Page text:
This post might meander a bit. I’m feeling meandery.

First – I composed this post in my head sort of. I haven’t done that in awhile. Remembering when blogging was new and I was sort of obsessed with it, and maybe just maybe the blog might have taken the place of the companionship that was missing in my marriage, because I remember very clearly thinking in blog posts as though I was thinking of clever ways to communicate a story to my lover, or my best friend, or my husband. It would be nice to regain that a bit. Writing to the muse – being the conglomerate of all of the inspiring people I have in my life, and my desire to offer inspiration and hopefully BE inspiring.

But I was composing a post in my head in the car driving home from a friend’s house. Because my head was still buzzing with thoughts sparked by our conversation.

There’s this awesome part about parenting where you sort of get to remember how you unfolded as your children unfold before your eyes. When they reach that age that you remember was integral to you becoming who you are, which was, apparently for me, probably between the ages of 16 and 17. And while my eldest son is a completely different person than the person I was, I respect that he is who he is. And even though I’d like to mold and change him – even if I could – I need to remember that he’s still unfolding. I can’t force him any more than I was forced. I can only live my life regardless of him, and set whatever example I can set, and accept that he might or might not learn the lessons of my life until/unless they become lessons in his life, too. And just hope that he sees the lessons for what they are before they become “learning experiences.” Hopefully I can pass those lessons along, the important ones. The ones that were difficult for me. And hope that he finds his own difficult lessons to learn, and that he learns from them.

My eldest son. He turns 17 next week. Can you even believe that? 17. As he told me last night, my work is done. He’s already become the person he’s gonna be. I can’t influence him anymore. These things were walked back a bit after further reflection, but in a sense – he’s right. And yet, he’s not done growing. And I’m certainly not done influencing. And as long as he’s alive, he’ll be doing the former; and as long as I’m part of his life, I’ll be doing the latter. Even if from a distance – physically or emotionally. And from what I’m being told, I need to brace myself for some emotional and physical distance from that child. And I need to not take that too personally. And understand. And abide. Which I’m known to be good at for all of the wrong reasons, so I might as well be good at it for the right ones.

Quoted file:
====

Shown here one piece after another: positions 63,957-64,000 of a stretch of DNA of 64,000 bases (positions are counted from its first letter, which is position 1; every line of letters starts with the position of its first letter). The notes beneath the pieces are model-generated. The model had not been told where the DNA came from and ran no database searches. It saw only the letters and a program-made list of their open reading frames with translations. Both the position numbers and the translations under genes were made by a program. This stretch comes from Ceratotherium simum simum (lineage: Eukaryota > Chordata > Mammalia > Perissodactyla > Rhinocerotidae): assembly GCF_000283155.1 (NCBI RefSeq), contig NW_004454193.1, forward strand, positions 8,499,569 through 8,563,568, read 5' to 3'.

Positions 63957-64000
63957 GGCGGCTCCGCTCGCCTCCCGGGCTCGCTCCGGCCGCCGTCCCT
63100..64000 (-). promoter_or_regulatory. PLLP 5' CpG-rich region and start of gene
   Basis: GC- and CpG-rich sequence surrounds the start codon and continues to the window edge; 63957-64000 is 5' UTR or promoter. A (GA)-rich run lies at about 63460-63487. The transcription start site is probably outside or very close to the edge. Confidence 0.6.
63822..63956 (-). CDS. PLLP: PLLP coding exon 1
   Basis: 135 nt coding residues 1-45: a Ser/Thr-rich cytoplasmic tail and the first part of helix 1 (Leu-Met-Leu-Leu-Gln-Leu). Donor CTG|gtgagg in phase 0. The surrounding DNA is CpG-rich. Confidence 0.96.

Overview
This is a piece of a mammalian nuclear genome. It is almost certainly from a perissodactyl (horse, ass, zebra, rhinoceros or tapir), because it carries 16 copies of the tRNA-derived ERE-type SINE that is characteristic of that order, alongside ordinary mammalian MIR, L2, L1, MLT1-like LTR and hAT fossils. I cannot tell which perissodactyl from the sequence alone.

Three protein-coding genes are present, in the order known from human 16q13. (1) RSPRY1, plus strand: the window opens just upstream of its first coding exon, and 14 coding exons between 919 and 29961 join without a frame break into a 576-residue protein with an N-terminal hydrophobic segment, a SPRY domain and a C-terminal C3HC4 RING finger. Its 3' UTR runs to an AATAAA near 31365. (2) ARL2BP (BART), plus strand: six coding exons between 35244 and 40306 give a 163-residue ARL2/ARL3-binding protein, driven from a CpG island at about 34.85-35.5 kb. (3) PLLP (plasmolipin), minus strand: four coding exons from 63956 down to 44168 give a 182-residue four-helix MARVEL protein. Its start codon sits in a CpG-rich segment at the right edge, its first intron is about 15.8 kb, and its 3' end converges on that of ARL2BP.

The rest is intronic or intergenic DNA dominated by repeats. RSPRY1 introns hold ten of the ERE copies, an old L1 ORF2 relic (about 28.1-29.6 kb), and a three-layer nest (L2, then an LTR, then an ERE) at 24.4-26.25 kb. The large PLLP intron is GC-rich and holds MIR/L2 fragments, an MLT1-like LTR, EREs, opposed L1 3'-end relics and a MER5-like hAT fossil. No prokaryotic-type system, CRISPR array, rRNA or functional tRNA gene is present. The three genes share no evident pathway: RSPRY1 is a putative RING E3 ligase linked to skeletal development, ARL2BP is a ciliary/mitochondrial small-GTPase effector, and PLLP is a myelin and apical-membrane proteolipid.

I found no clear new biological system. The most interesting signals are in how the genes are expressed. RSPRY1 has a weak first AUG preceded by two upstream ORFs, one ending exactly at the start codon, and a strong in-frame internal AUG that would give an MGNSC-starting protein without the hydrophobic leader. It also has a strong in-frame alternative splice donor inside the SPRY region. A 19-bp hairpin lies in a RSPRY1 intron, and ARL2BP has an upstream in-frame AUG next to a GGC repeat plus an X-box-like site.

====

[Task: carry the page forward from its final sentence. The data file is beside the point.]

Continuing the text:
I respect that my children have known some degree of tumultuousness in their lives. As does any child of one parent who has a somewhat unconventional way of doing things and another parent who is vastly more conventional. I respect that it must feel like a warzone to those guys. And they are smart. And they are sensitive. But they might both need distance at some point in their lives to decide exactly how they feel about it all. And I have absolutely no control over whatever conclusion they come to. And I feel like I need to accept that, slowly, starting now. Starting sometime last year, actually.

And this all made me think about my own growth through the years, and who I’ve forgiven and what I’ve mended and all I’ve left behind. When I’ve made dumb mistakes, and when I’ve made smart ones. Things I rejected, only to accept and embrace later in life. Things I miss and things I wish I could get rid of. And all of the growth, forgiveness, leaving behind, mistake-making, rejecting, accepting, embracing, missing, and letting go I’ve yet to do.


The other thing I was thinking about was how absolutely beautiful it was today to meet still more new people doing food distribution to survivors of the Halloween Onion Creek flood. Two women who I hadn’t met were there today. One had worked with the group before, but I hadn’t met her. The other woman was brand new. They were both older than me by probably 10-15 years. The woman who had worked with the group before was telling the new woman “What I love about working with this group is there are no bosses. No one tells anyone what to do. We just show up when we can, figure out what our resources are, work out a plan, and it all comes together.” Perhaps it was presumptuous of me to assume this woman didn’t know she was perfectly expressing the principles of anarchism, but it made me happy, regardless. We live in a world where helping other people in the spirit of empathy and community is a radical act, and yet it instantly makes sense as soon as you participate. The most radical action is the most mundane.